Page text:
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Re: Boom! Loopcasts.
From: Bas Alberts <bas.alberts () immunityinc com>
Date: Tue, 20 Aug 2013 15:15:40 -0400

I think you're thinking a bit too highlevel, bro.

The actual PHP interpreter is a piece of shit. It is horrendous, atrocious, 
and a whole bunch of other ous-es, except for delicous. 

Even in a language-semantic perfectly secure PHP application, it's still
being interpreted by the biggest pile of loosely written C code known
to man.

That means that your theoretical PHP level security falls on its ass with 
the quality of the actual PHP interpreter, because what would in theory be a 
safe and secure API on the PHP level can still turn out (and often does) to 
be a complete disaster on the C level.

Therefor, everything PHP based is completely insecure.


On Tue, Aug 20, 2013 at 08:15:53AM -0400, Justin C. Klein Keane wrote:
Hash: SHA1


  I'm writing after listening to Loopcast 73 and hearing Dave say
"Everything PHP based is completely insecure" (min 30:18) in the
course of the interview.  I had to rewind the podcast a couple of
times, sure that I'd misheard something.  After a quick Tweet [1] I
got a number of responses and the suggestion that I e-mail the list.
The dubious wisdom of submitting my thoughts to a moderated list in
order to criticize the list's namesake isn't lost on me.  I'm not
going to spend too much time on this e-mail in case it gets routed to

  Stating that an entire programming language is secure, or insecure,
is overreaching to the point of useless generalization.  If we
consider security to be a non-trivial property then it can't be
computed [2].  If we're making attestations that can't be proven
computationally then they're purely based on anecdote.  While I'm sure
there are convincing anecdotes about insecure PHP programs, there are
also counter examples [3].

  I think it's irresponsible to label an entire language insecure,
even one like PHP, which is the favorite whipping boy of the security
community.  While it is accurate to say that PHP is an extremely
widespread, and easy to learn, programming language for producing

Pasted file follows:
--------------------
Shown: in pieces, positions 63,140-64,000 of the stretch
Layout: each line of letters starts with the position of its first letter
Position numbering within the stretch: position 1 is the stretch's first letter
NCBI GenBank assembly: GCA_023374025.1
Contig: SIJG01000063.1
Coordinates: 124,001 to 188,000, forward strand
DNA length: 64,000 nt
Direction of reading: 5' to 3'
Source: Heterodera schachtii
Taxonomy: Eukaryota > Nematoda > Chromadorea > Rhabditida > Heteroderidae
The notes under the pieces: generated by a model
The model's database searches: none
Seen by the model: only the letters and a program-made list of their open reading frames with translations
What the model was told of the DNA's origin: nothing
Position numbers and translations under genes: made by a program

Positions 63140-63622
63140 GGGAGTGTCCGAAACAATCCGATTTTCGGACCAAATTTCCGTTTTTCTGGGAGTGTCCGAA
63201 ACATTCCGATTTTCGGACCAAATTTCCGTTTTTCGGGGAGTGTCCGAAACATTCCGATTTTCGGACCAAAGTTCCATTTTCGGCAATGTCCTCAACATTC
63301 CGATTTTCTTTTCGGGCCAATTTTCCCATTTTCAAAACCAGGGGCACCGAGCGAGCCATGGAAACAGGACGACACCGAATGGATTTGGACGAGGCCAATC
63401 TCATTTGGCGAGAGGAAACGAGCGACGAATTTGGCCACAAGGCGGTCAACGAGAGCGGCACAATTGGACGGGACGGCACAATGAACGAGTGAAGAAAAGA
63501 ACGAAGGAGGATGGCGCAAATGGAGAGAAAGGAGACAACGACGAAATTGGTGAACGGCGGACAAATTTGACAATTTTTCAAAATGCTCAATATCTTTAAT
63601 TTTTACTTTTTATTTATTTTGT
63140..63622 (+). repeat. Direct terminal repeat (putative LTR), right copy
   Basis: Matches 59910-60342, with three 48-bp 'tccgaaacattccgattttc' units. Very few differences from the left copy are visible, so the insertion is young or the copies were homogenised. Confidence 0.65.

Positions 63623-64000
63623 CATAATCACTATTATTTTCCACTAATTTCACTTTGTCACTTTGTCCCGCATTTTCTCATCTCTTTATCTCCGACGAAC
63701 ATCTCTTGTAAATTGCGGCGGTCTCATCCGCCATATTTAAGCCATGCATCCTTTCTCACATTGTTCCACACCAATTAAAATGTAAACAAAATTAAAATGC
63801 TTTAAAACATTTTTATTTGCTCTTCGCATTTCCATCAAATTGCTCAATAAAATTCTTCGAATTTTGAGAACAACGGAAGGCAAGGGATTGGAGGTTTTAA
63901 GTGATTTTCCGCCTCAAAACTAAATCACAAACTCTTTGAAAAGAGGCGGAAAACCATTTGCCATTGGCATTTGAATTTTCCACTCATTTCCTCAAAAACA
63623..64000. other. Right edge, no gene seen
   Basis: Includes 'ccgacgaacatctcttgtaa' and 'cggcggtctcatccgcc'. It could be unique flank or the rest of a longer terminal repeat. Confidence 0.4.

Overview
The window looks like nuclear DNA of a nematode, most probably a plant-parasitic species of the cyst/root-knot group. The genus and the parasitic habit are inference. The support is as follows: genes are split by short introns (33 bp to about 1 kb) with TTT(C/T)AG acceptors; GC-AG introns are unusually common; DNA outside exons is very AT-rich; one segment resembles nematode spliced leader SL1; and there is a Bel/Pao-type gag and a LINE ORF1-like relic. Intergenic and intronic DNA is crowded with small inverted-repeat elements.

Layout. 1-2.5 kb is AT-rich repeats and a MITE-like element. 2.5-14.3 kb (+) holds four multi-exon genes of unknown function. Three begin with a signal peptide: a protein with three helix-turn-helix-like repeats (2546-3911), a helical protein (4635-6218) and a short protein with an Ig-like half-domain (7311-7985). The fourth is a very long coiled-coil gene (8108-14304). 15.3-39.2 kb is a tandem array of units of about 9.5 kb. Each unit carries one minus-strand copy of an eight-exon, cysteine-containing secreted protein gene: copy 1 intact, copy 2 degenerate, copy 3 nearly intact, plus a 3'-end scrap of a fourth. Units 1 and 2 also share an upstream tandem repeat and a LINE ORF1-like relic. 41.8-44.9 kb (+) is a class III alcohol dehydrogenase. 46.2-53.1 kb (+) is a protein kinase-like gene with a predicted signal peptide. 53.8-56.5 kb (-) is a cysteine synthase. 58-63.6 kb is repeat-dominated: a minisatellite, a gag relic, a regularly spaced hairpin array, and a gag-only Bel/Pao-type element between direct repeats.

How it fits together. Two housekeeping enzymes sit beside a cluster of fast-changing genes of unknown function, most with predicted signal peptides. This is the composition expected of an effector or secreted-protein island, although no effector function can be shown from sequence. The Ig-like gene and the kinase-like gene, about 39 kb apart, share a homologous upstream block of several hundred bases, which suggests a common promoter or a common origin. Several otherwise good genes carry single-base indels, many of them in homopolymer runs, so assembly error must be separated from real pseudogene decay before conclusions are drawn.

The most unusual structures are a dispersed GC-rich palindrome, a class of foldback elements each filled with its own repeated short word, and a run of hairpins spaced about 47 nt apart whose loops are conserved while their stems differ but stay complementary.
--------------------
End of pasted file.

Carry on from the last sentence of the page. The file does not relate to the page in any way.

globally available always-on web applications, and that the popularity
and ease of PHP lend themselves to novice's producing insecure
applications in the language, it is not accurate to say that PHP
itself is insecure.  PHP based applications suffer just as many
security flaws as any other application.  Security, or lack thereof,
is derived in implementation.

  While we can make specific claims about security related attributes
of PHP, such as: PHP doesn't allow the programmer to make unchecked
memory assignments (i.e. no buffer overflows), we can't say that this
makes the language secure or insecure.  It is just as easy to produce
an insecure web application in Java, or ASP.NET, [4] as it is in PHP.
 Singling out an entire language for derision doesn't really advance
any conversation of purpose.

  I think if we want to make specific, actionable, recommendations
vis-a-vis PHP we can certainly say that any organization that deploys
an open source, PHP based, web application without performing a
rigorous code review for security flaws is trusting the security of
that application to third parties and that this is an unwise security
posture.  If Immunity had a PHP based web forum compromise, and didn't
review the forum software before deploying it, the fault doesn't lie
in PHP, but with Immunity for not performing due diligence with
respect to the software.

[1] https://twitter.com/madirish2600/statuses/369549381373923329
[2] https://en.wikipedia.org/wiki/Rice%27s_theorem
[3] https://association.drupal.org/node/17438
[4] https://www.owasp.org/index.php/Category:OWASP_WebGoat_Project


Justin C. Klein Keane, MA MCIT
Security Engineer
University of Pennsylvania, School of Arts & Sciences

The digital signature on this message can be verified using the key at

On 08/19/2013 11:54 AM, Dave Aitel wrote:
So if you are like me, you are amused by people who strategize on
Cyber without looking at some of the weirder sides to the equation
- i.e. copyright, drug law, funny cat videos, etc. In any case, if
you can stand to hear me rant on and on about such things, the
below loopcast goes into some of this stuff in a hopefully amusing
way. Vanessa tells me it's quite annoying to listen to me talk
about cyberwar for this long, but I sit behind her all day and so
she's forced to hear me go on and on about funny cat videos on a
regular basis.


 Some of the other presentations I've done on this subject that are
not really linked anywhere are here: 
http://prezi.com/zayyak66yyia/what-is-a-cyber-weapon/ (prezi) 
http://www.youtube.com/watch?v=GiV6am2lNTQ&feature=youtu.be (movie
from RSA 2012)



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